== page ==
Small Cap Stocks May Not Be So Expensive After All (SPY, MDY, IJR, IVV, IJH, IWM)

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 |  Includes: IJH, IJR, IVV, IWM, MDY
by: XTF Advisors

Having outperformed their large cap brethren since the bursting of the Internet bubble, small and mid cap stocks have again been on a tear so far in 2005, writes XTF Advisors. Since the beginning of 2001 the S&P SmallCap 600 index has gained 59% while the S&P MidCap 400 is up 42%. In contrast, large cap stocks represented by the S&P 500 index are down about 4%.

The relative underperformance of large cap stocks has led many Wall Street strategists to advise clients that the pendulum is likely to swing back in favor of blue chips. However, in our opinion the mere fact one market segment has outperformed another for some time does not mean that a reversal of fortunes is imminent (after all, a return to large cap leadership is exactly what many Wall Street strategists predicted this time last year). Instead we’ve approached the question by performing an analysis of ETFs tracking the market by capitalization—an analysis based on fundamentals. We find that not only is there very good reason small and mid cap stocks have outperformed, but also that they continue to offer superior growth at reasonable valuations. This argues for a balanced approach.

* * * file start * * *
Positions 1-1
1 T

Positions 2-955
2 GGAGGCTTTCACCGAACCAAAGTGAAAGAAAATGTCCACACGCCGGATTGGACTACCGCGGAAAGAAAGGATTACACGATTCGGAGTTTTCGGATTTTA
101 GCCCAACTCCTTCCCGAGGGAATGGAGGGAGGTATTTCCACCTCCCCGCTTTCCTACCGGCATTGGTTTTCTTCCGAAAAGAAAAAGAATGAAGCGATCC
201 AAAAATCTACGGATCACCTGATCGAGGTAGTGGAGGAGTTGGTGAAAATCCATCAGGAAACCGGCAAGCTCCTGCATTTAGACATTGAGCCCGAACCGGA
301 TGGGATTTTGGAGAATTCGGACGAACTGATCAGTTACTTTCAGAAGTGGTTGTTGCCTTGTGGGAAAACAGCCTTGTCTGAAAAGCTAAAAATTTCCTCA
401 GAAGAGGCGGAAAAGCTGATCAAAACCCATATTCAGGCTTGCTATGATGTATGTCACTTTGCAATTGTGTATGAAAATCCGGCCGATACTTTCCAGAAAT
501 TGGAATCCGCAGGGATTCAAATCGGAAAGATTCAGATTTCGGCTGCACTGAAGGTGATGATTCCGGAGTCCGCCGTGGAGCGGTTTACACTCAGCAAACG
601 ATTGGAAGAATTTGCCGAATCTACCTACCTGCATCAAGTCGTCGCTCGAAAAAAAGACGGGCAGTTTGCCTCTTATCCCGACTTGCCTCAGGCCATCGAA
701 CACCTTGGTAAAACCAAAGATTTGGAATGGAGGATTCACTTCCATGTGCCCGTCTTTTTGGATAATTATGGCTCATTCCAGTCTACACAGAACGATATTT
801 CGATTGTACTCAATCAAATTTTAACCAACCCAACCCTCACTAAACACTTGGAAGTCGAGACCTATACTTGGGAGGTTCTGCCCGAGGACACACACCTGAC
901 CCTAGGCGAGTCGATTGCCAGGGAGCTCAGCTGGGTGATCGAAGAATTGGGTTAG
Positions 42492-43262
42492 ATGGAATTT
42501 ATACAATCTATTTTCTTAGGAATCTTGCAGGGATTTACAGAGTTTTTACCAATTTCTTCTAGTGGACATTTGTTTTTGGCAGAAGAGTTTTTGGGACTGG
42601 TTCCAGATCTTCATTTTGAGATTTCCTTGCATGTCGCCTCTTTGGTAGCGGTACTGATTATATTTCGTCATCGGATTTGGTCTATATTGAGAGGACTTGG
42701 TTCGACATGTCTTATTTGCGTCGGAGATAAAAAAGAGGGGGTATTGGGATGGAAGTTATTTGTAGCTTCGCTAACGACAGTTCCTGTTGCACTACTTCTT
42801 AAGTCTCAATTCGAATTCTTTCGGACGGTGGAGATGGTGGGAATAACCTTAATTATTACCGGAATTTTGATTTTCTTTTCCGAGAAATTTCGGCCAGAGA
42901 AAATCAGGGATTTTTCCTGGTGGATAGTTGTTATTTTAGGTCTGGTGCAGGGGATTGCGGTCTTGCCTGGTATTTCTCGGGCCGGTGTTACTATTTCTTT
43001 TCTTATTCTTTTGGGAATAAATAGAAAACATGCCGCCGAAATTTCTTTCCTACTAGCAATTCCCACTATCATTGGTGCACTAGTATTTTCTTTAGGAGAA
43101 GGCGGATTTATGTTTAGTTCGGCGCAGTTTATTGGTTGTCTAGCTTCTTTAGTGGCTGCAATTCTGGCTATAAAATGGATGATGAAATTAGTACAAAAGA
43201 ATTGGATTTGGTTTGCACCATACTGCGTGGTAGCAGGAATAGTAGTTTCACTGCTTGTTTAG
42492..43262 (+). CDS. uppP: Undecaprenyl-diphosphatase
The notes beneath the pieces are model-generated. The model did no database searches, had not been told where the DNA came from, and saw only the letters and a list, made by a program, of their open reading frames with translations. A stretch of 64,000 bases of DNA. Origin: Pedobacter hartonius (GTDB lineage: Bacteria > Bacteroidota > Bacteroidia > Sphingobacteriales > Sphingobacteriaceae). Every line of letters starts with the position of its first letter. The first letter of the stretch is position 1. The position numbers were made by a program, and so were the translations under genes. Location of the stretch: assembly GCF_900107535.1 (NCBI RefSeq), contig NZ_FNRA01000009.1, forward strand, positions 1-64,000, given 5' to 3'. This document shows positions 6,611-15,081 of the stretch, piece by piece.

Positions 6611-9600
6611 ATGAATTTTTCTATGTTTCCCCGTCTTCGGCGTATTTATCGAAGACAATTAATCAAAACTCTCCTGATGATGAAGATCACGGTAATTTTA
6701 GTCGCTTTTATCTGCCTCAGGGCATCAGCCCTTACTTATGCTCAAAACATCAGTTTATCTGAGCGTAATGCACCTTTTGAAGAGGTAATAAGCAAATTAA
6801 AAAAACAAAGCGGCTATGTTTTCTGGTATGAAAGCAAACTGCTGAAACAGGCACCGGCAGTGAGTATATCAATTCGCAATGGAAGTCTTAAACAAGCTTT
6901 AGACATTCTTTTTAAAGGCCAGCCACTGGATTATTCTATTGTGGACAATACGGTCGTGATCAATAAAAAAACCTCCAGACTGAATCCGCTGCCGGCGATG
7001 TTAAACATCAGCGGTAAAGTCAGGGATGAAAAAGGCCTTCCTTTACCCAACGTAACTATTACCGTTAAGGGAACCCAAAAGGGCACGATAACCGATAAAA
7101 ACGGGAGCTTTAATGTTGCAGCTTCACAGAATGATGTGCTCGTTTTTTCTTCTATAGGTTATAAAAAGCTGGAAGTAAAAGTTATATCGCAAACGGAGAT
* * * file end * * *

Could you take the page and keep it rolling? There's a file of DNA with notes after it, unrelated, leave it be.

The table below lists several ETFs that investors can use to target a particular market cap segment. In our analysis we used the S&P 500™, the S&P MidCap 400™ and the S&P SmallCap 600™ indices to represent large, mid and small cap stocks, respectively. Although the Russell 2000™ is a popular small-cap index as is the iShares ETF which tracks it, we have not done a fundamental analysis on it for the simple reason that the 2000 constituents which comprise the index is an unwieldy number to manage, particularly for the many “micro-cap